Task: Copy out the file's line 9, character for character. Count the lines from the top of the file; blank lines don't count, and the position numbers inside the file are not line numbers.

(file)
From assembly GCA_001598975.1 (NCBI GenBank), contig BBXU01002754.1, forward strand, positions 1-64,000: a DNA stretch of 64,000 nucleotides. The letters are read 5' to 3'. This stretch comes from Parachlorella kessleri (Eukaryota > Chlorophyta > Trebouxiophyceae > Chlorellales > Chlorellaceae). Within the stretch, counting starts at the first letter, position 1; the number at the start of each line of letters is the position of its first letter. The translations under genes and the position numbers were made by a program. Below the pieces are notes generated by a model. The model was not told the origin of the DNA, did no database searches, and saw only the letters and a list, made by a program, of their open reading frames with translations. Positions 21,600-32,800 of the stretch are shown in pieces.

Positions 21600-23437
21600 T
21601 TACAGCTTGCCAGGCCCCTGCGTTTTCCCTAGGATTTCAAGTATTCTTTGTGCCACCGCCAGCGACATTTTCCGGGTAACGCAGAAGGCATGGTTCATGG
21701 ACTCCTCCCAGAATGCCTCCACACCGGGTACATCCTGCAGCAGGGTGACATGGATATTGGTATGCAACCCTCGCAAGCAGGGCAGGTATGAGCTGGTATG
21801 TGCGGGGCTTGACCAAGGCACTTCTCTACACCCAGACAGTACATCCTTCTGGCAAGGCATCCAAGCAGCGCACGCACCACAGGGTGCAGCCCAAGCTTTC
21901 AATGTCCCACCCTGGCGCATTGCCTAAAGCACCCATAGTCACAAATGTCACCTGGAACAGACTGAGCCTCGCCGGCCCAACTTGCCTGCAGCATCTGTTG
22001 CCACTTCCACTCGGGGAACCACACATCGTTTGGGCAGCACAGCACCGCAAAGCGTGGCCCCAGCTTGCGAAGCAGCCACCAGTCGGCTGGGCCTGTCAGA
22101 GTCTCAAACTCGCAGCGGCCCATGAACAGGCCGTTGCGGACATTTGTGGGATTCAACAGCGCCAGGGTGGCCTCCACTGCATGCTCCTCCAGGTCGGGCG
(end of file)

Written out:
22101 GTCTCAAACTCGCAGCGGCCCATGAACAGGCCGTTGCGGACATTTGTGGGATTCAACAGCGCCAGGGTGGCCTCCACTGCATGCTCCTCCAGGTCGGGCG